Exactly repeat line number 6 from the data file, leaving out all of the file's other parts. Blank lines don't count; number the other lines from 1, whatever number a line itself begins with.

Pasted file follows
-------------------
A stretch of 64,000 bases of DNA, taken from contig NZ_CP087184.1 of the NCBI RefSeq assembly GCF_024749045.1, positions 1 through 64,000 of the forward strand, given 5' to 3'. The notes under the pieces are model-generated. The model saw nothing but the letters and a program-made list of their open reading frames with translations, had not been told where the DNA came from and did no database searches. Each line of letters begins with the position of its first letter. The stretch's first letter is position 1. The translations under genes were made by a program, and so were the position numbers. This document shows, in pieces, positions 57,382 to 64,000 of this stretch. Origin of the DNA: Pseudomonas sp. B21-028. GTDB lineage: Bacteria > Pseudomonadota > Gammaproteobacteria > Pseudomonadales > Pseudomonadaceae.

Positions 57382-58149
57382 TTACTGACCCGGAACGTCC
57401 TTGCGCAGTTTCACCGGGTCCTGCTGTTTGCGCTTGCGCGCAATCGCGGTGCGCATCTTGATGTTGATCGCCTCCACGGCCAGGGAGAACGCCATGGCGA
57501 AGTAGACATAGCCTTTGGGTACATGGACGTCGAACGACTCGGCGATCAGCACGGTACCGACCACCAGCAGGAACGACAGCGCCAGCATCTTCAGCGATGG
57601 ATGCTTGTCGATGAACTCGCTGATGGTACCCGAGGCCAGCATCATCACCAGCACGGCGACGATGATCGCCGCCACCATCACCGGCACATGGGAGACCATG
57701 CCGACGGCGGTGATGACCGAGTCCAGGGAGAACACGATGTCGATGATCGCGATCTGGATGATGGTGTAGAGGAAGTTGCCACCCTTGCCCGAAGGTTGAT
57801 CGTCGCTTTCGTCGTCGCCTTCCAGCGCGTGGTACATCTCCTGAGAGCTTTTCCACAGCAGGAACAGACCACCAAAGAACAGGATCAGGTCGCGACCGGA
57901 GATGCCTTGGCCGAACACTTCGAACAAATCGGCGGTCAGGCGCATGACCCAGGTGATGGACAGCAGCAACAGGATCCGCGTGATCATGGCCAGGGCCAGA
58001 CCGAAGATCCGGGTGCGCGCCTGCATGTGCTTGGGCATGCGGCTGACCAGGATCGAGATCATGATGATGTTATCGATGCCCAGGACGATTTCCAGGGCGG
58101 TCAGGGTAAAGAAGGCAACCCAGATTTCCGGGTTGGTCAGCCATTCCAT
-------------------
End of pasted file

57601 ATGCTTGTCGATGAACTCGCTGATGGTACCCGAGGCCAGCATCATCACCAGCACGGCGACGATGATCGCCGCCACCATCACCGGCACATGGGAGACCATG